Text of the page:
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Homework Help: Adding waves of the same frequency but different phases

  1. Sep 11, 2015 #1
    1. The problem statement, all variables and given/known data
    how do you add two waves with the same frequency but different phases?
    E1 = 7*sin(omega*t + 70degrees)
    E2 = 13*sin*(omega*t + 65degrees)

    2. Relevant equations
    Er = E1 + E2

    3. The attempt at a solution
    I know how to add waves that only have one phase, i.e.
    E1 = E01*sin(omega*t)
    E2 = E02*sin(omega*t + phase difference)

    Can I subtract 65-70 degrees to make it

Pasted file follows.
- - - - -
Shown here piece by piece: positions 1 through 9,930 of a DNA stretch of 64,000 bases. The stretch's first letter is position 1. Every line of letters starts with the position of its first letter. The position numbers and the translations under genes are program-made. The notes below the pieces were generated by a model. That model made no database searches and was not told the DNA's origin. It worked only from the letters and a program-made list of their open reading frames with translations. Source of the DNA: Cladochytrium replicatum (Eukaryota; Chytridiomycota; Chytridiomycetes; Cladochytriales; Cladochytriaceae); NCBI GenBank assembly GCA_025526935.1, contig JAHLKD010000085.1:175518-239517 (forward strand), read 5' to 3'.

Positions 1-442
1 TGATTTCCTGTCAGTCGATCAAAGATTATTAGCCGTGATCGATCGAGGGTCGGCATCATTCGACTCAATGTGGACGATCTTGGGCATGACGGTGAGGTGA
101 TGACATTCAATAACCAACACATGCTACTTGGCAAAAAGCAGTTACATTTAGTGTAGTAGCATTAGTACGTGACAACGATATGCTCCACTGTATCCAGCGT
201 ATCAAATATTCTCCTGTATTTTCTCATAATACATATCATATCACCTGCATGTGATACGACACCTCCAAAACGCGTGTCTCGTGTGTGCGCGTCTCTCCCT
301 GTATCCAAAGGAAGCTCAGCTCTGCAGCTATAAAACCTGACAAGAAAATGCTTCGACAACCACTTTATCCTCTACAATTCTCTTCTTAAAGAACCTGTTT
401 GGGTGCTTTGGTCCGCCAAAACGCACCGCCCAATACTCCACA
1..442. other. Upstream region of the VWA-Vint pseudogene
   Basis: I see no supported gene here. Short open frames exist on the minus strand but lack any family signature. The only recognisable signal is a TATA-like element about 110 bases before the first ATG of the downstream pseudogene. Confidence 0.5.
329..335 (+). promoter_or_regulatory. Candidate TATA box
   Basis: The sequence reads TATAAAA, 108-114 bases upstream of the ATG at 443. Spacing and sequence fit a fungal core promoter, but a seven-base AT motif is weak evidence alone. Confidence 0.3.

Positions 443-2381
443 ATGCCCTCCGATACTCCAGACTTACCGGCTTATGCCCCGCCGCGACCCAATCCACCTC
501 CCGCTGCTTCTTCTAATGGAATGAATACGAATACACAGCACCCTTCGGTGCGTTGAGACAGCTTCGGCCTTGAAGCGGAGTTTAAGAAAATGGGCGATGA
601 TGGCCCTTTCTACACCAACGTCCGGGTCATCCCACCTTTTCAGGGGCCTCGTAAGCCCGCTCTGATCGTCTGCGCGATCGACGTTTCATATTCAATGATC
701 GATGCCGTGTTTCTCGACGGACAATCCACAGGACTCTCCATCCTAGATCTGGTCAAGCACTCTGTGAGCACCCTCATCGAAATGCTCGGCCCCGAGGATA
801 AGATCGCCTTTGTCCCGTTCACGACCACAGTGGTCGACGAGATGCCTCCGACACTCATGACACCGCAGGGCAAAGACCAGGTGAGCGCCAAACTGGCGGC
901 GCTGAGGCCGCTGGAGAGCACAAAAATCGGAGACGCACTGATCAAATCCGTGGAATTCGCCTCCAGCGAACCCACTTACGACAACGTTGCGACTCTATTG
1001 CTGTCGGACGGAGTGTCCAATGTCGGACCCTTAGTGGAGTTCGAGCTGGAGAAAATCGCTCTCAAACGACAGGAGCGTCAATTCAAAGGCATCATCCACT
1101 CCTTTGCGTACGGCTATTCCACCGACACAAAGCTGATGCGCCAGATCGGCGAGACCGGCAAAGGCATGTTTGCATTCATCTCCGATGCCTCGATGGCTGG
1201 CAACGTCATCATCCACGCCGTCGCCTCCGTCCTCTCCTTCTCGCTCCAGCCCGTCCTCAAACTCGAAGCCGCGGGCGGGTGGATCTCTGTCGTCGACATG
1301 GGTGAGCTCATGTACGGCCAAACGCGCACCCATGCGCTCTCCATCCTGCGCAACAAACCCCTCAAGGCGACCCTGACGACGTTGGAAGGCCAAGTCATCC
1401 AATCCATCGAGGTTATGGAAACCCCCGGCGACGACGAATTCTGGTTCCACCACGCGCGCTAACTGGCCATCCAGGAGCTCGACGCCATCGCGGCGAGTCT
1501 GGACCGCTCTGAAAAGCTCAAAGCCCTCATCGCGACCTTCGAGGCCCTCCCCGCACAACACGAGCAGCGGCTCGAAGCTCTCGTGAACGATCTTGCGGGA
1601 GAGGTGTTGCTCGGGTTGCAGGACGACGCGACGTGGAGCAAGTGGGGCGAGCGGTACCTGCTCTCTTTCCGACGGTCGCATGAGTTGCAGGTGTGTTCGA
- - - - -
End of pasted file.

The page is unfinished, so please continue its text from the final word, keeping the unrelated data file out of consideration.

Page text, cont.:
E1= E01*sin(omega*t)
    E2 = E02*sin(omega*t - 5degrees)
  2. jcsd
  3. Sep 11, 2015 #2


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    Homework Helper

    Kind of...it depends on what sort of result you are looking for.
    Normally to adjust the phase, you would need a shift in t.
    For example, ## \sin (\omega t + \phi) = \sin (\omega (t+\phi/\omega) )##
    So, if you replace t with ##\tau##, and define ##\tau = t+ \phi / \omega ##, then you can have a similar set up to what you are used to dealing with and then substitute the definition for tau back into your solution to get what you are looking for.
  4. Sep 11, 2015 #3
    Try it, then shift your answer back 70o, and check your answer.
  5. Sep 11, 2015 #4
    How do you add waves "that only have one phase"?
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